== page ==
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Smooth like Butter: Japanese writer Asako Yuzuki dishes up slice-of-life takes on women issues

Over 23 novels and counting, she has written extensively about issues such as the gender gap and the idealised image of women in Japan through female protagonists.

She lives in Tokyo with her husband and a six-year-old child who “currently identifies as a boy”.

Yuzuki burst onto the literary scene in 2008, when she won a Newcomer Award for the novella Forget Me, Not Blue.

While she wanted to be a writer, she felt unable to live up to the task. “I always thought novels are the realm of a handful of extremely talented people.”

So, she first dabbled in television. But she came to realise that the industry is bound by myriad rules in Japan, where dramas are often produced on a shoestring budget.

Rather than enjoying creative freedoms, she felt pigeonholed into building a story around an in-vogue celebrity whom the talent agency wanted to cast. Sponsors were another consideration.

“This is also why I think Butter will unlikely get dramatised in Japan,” Yuzuki says, pointing to what she sees as general discomfort with the idea of a drama that features characters who do not conform to society’s expectations of beauty.

She then joined the confectioner where, she says, she was hopeless at coming up with product ideas that would sell.

“I was thinking of all kinds of unusual sweets,” she says. “It was then that a senior told me it would be better for me to chase my dreams to be a novelist than to think about sweets and that I would probably be more successful.”

Ironically, Yuzuki has found success in television, with several of her novels adapted for the small screen.

Ito-kun A To E (2013) was dramatised for the eight-part Netflix Original drama The Many Faces Of Ito (2017), about a jaded romcom screenwriter who is out of ideas for her next story. She disguises herself as a romantic adviser to mine stories, only to realise four of her “clients” are in love with the same man.

Nile Perch Girls’ Association (2015), made into a 2021 drama serial of the same title, is about a successful businesswoman who runs into the laid-back writer of her favourite blog. The two become fast friends, though things take a drastic turn when the blog fails to be updated on schedule.

“As a writer, I wanted to depict real-life human relationships, such as about women interacting with one another,” Yuzuki says. “But people suddenly began saying I was writing about sisterhood or feminism. It is not so much that I had changed, but that readers and society changed first.”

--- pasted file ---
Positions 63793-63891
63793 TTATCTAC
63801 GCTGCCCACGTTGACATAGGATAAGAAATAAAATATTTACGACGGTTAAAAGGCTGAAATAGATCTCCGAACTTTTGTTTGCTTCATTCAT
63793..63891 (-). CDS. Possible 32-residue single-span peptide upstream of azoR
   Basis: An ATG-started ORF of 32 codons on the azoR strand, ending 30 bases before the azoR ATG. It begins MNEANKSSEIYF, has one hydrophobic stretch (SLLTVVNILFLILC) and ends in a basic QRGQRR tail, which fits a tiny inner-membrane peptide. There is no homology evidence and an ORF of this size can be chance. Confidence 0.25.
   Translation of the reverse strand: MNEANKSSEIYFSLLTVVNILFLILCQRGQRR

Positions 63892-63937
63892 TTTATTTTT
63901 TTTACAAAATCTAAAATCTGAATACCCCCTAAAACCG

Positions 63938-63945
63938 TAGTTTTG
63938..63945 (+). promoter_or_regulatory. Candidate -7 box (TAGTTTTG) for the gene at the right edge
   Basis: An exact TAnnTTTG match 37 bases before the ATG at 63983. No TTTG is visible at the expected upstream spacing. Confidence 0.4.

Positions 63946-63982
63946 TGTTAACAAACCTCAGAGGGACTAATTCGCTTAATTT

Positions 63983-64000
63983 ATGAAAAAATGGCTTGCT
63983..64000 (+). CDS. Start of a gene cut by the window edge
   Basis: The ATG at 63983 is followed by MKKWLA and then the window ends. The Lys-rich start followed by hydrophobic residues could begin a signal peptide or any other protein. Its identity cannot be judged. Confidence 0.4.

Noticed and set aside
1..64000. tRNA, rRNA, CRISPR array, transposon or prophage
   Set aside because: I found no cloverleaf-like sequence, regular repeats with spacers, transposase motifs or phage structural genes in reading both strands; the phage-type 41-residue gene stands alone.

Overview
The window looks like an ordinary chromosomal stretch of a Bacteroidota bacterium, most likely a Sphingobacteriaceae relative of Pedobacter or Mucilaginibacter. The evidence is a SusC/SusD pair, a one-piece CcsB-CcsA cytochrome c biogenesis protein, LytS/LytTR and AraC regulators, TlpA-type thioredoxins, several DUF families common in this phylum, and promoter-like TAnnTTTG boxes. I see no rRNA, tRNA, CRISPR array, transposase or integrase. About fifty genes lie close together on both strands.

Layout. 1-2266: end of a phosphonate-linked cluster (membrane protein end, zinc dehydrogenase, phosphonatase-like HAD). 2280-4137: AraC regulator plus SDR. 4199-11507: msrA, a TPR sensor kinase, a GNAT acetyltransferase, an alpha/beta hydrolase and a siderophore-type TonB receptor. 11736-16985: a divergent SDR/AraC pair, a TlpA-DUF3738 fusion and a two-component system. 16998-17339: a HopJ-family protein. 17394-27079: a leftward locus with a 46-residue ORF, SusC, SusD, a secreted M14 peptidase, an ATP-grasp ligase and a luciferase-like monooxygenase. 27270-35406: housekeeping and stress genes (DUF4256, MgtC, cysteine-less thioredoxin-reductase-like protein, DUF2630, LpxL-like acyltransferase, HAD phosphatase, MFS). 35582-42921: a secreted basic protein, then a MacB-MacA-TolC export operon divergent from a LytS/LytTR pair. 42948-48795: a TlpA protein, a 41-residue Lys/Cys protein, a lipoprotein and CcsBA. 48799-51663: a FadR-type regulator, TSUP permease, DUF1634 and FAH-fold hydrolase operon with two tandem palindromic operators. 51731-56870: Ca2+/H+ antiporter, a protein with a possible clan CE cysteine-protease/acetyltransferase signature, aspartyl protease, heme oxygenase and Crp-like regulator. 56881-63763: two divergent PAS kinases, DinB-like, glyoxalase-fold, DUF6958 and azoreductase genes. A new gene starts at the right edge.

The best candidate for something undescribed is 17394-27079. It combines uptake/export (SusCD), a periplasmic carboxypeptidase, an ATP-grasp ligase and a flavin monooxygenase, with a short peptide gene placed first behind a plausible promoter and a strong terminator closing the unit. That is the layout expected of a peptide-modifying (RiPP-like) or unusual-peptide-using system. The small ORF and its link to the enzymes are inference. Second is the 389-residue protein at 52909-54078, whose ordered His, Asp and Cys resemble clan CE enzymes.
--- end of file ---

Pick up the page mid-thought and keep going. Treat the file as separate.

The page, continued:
She points to the #MeToo movement against sexual harassment and the Tokyo Olympic Games, which cast a spotlight on human rights issues in Japan. Yet, the changes do not go far enough.

Married couples are still legally bound to share a surname, a law that has proven detrimental to women who have built up careers by their birth surname. Business lobby groups, among others, are now calling for change.

Japan is also the only advanced country without laws that allow joint custody and this is under debate.

“It is true that on the surface, progress is slow,” Yuzuki says, adding that she will continue to take on gender issues, including through genres like historical fiction. “But at least the social consciousness has changed significantly and that has impacted how issues are reported.”

Yuzuki, a graduate in French Literature from Tokyo’s Rikkyo University, counts herself fortunate to be in an industry where women have been thriving.

She cites such authors as Sayaka Murata (Convenience Store Woman, 2016), Mieko Kawakami (Breasts And Eggs, 2019), Yoko Tawada (The Last Children Of Tokyo, 2014) and Yu Miri (Tokyo Ueno Station, 2014) as having paved the way for her, stressing that she never thought she would ever be read in English.

She has come full circle.

As a child, her reading diet comprised translated Western coming-of-age novels, whose worlds captivated Yuzuki more than Japanese ones. She cites classics such as Lucy Maud Montgomery’s Anne Of Green Gables (1908) and Louisa May Alcott’s Little Women (1868 and 1869).

“I used to prefer stories about horse-drawn carriages, the idea of a teatime and people playing dress-up to Japanese stories,” she says.

“In Japan, many children’s novels are about kids who help adults or who strive, endure and overcome hardships. But Western stories are simply about children being children, even during hardship,” she says.

One of her favourite writers is Swedish author Astrid Lindgren, who wrote the Pippi Longstocking series, with the first three books published from 1945 to 1948.

Now, Yuzuki hopes Butter can be both an introduction to unfamiliar cuisines and the state of gender issues in Japan.

She suggests Japan might be decades behind Europe, citing parallels in Butter with the Belgian film Jeanne Dielman, 23 Commerce Quay, 1080 Brussels (1975).

The film, a slice-of-life take on a widowed housewife who morphs into a sex worker when her son is away, had an outsized impact on society at the time.

“Housewives and housework were deemed an invisible burden, but this was made visible for the first time and it was seen as very feminist,” she says.

“The housework was never-ending, the cooking took so long and making a single dish was so difficult. But her son probably ate the dish in about 15 minutes and said nothing about its taste.”

Butter, meanwhile, is peppered with mouthwatering descriptions of food, including the preparation of a 10-person serving of roast turkey. Thus, it is surprising when Yuzuki confesses to never having eaten such a huge turkey before.

The novel was translated into German in 2022 and Yuzuki expresses surprise in finding her book being sold along with a butter knife as a promotional item in Germany.



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